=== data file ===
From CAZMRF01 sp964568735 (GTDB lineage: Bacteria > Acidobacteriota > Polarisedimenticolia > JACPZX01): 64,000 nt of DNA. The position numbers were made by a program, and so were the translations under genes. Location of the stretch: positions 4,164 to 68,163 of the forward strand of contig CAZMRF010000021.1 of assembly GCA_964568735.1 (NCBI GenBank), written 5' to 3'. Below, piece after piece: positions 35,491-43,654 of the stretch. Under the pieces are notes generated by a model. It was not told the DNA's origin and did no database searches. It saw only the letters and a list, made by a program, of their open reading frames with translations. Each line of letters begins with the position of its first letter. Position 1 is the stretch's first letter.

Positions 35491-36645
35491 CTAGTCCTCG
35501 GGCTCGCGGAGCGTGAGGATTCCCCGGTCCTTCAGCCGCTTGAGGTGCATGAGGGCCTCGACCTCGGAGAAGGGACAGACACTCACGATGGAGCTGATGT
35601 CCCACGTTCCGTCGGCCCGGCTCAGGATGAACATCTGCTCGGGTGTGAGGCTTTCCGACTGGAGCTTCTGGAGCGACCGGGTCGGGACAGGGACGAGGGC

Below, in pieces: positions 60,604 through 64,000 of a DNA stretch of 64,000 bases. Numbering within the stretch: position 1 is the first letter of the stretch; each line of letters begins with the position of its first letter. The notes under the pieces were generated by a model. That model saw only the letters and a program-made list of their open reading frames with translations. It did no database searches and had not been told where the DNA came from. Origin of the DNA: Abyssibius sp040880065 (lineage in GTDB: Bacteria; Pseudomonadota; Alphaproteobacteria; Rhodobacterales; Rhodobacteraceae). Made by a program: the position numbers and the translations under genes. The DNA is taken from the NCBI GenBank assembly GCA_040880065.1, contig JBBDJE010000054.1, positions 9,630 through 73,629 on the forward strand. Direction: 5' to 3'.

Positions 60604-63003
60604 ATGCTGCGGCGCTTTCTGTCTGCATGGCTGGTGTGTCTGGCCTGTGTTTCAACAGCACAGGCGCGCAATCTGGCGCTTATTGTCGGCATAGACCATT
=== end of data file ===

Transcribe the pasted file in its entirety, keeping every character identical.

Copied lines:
From CAZMRF01 sp964568735 (GTDB lineage: Bacteria > Acidobacteriota > Polarisedimenticolia > JACPZX01): 64,000 nt of DNA. The position numbers were made by a program, and so were the translations under genes. Location of the stretch: positions 4,164 to 68,163 of the forward strand of contig CAZMRF010000021.1 of assembly GCA_964568735.1 (NCBI GenBank), written 5' to 3'. Below, piece after piece: positions 35,491-43,654 of the stretch. Under the pieces are notes generated by a model. It was not told the DNA's origin and did no database searches. It saw only the letters and a list, made by a program, of their open reading frames with translations. Each line of letters begins with the position of its first letter. Position 1 is the stretch's first letter.

Positions 35491-36645
35491 CTAGTCCTCG
35501 GGCTCGCGGAGCGTGAGGATTCCCCGGTCCTTCAGCCGCTTGAGGTGCATGAGGGCCTCGACCTCGGAGAAGGGACAGACACTCACGATGGAGCTGATGT
35601 CCCACGTTCCGTCGGCCCGGCTCAGGATGAACATCTGCTCGGGTGTGAGGCTTTCCGACTGGAGCTTCTGGAGCGACCGGGTCGGGACAGGGACGAGGGC

Below, in pieces: positions 60,604 through 64,000 of a DNA stretch of 64,000 bases. Numbering within the stretch: position 1 is the first letter of the stretch; each line of letters begins with the position of its first letter. The notes under the pieces were generated by a model. That model saw only the letters and a program-made list of their open reading frames with translations. It did no database searches and had not been told where the DNA came from. Origin of the DNA: Abyssibius sp040880065 (lineage in GTDB: Bacteria; Pseudomonadota; Alphaproteobacteria; Rhodobacterales; Rhodobacteraceae). Made by a program: the position numbers and the translations under genes. The DNA is taken from the NCBI GenBank assembly GCA_040880065.1, contig JBBDJE010000054.1, positions 9,630 through 73,629 on the forward strand. Direction: 5' to 3'.

Positions 60604-63003
60604 ATGCTGCGGCGCTTTCTGTCTGCATGGCTGGTGTGTCTGGCCTGTGTTTCAACAGCACAGGCGCGCAATCTGGCGCTTATTGTCGGCATAGACCATT